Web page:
The overall goal is to have a Jewish household, with Jewish kids. 100%, totally committed, Jewish kids. But is that fair? To me, to them? After all, I’m not Jewish yet, and even after converting, I’m still not ever going to have had a Jewish childhood, I can’t give them the traditional Jewish Bubbie. I give them my mother, and I think they’re better off because of that. But that flies in the face of what Judaism is supposed to be – never, never have intermarriage, you must be all Jewish, all the time. If I accept that precept, I have to acknowlege that my marriage is wrong, that my children should never have been born. Marc should have stuck with his own kind, and I would have been better off not stealing Jewish seed to make non-Jewish children. I’m exaggerating for effect a little bit, but that’s the way it feels sometimes.

But still – I am trying. Because I love so much about Judaism, because the values and traditions are a part of who they are, I want to give them that. I just worry that I’m getting lost in the process, that what I think, and what I believe, and what I want for them to understand about the world, about the Divine, about other people, is not getting thru. Or won’t get thru. If I do it this way, if I send Jessie to an Orthodox day school, if I teach her to respect a religion that sometimes can be very anti-woman, am I also teaching her that she’s less than her brother? How am I honoring her when I do that? How am I teaching her that her mind is as valuable and as important as his, when the religion places so much more value on the woman as the center of the home, the washer of dishes and the changer of diapers, the keeper of all things domestic?

I don’t want her to think it’s her only option, I don’t want her to believe there’s only one definition of femininity, or for that matter, for Sam to grow up thinking that only women who dress modestly and don’t speak unless they’re spoken to are worthy. I want her to be opinionated and stubborn and to speak out. I want her to be whatever she wants, if that’s a stay at home mom who bakes challah, great. But if it’s a driven business woman who hates to cook, that’s just as good for me. I don’t want her to have to fit into a preconceived notion of what a woman should be, any more than I want Sam to feel as though being a man means following one path, and one path only.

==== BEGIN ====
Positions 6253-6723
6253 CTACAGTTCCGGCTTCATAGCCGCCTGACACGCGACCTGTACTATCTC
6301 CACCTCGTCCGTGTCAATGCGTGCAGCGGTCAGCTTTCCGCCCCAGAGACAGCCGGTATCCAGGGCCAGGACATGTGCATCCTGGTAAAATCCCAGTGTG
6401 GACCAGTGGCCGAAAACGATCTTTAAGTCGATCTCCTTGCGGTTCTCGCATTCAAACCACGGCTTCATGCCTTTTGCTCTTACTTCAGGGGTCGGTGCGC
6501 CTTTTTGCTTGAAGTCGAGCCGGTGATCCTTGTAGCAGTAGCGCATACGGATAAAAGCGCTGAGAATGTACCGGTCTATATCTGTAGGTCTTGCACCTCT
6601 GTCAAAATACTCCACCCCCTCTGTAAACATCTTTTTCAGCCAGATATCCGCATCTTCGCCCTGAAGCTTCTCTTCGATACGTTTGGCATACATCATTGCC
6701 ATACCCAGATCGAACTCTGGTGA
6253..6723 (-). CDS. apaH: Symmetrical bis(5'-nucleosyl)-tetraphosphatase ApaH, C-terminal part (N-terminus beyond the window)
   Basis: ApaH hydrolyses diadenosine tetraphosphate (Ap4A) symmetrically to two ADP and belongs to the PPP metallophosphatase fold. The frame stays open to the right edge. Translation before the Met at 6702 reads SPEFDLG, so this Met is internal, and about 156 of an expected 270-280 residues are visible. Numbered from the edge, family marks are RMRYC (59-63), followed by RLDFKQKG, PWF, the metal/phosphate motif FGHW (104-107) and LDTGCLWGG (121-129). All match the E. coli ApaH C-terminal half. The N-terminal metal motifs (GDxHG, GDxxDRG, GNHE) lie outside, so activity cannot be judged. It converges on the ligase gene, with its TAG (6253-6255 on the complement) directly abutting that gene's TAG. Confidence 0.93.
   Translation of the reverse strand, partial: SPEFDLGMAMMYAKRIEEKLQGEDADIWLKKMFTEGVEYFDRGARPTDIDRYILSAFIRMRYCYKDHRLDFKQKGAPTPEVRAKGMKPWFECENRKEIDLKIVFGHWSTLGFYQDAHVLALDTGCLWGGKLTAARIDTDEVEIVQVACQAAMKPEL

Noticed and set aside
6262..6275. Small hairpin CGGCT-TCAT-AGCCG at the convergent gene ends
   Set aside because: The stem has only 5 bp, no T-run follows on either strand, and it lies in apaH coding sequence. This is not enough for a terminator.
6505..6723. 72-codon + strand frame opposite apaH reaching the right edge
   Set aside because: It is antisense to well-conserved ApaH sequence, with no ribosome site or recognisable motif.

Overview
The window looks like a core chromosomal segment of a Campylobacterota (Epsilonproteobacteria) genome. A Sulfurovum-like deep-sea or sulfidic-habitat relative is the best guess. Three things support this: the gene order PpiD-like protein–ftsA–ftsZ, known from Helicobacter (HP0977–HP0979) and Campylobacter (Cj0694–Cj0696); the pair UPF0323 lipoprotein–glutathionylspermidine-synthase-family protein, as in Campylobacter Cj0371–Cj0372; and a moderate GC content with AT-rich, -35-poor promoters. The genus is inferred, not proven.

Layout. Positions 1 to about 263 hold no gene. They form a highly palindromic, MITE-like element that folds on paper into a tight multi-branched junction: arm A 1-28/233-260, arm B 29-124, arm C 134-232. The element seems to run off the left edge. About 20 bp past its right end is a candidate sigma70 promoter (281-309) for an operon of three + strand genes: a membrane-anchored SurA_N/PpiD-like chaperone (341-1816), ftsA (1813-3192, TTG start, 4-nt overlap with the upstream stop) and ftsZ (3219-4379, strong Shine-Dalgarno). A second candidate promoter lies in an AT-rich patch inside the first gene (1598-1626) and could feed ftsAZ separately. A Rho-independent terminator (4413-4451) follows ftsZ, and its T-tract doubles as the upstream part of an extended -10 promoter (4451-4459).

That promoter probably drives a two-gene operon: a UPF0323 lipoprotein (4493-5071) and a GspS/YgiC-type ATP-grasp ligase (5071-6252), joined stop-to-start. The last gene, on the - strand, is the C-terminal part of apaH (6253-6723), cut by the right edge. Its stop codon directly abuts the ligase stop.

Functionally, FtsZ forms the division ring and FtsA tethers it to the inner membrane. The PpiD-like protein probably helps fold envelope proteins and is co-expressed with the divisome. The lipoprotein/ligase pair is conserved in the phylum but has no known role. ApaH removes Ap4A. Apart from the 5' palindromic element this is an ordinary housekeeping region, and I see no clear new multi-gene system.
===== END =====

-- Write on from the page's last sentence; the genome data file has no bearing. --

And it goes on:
I want them to believe that their lives are filled with wonder and magic. That each of them have been gifted with brilliant minds and caring hearts, and they have the responsibility to use their gifts. I want them to be responsible and considerate, but also confident and able to make their own decisions. I want them to feel as much kinship with my family as they do with Marc’s. I want, I want, I want… I don’t know what I want. Mostly, I want to feel better about this process that I’m going thru.

So I’m sitting on the comfy chair, nursing my mostly sleeping toddler when Jessie and her buddy Glennys come flying out of the bedroom. There’s a bug in there, and they had to evacuate. So I say, go kill it. They both explain that they aren’t going to do it, and I take a deep breath and say “your two year old brother can kill a bug, and you want to tell me that you two are such wimpy, wussy girls that you can’t even kill a bug?” (completely ignoring the fact that I make Marc kill the bugs all the time – classic do as I say, not as a do moment). But anyway, I’m giving them a little feminist lecture – and Sam sits up, still groggy and half asleep, all sweaty and tired, and toddles off, gets himself a shoe and handles the situation.

Are gender roles really that ingrained? Or it is my fault? Is it because Marc kills all of my bugs? Will I have to start killing my own to make sure that my daughter can handle herself? And what about my boy? He’s just two, already cast in the role of hero and savior.

At this very moment, my daughter is sitting in her chair, her baby doll nursing under a nursing blanket “because she needs privacy, Mommy.” My son may be the only two year old boy in the world who walks around pretending to have a baby in his belly. He’s folded a baby doll in half and came to me, frustrated that he couldn’t get her to stay under his shirt. I explained that when you actually have a baby in your belly, the desire is to get them out, not keep shoving them back in. He was adamant, though, and is now walking around glowing with pregnancy ;-).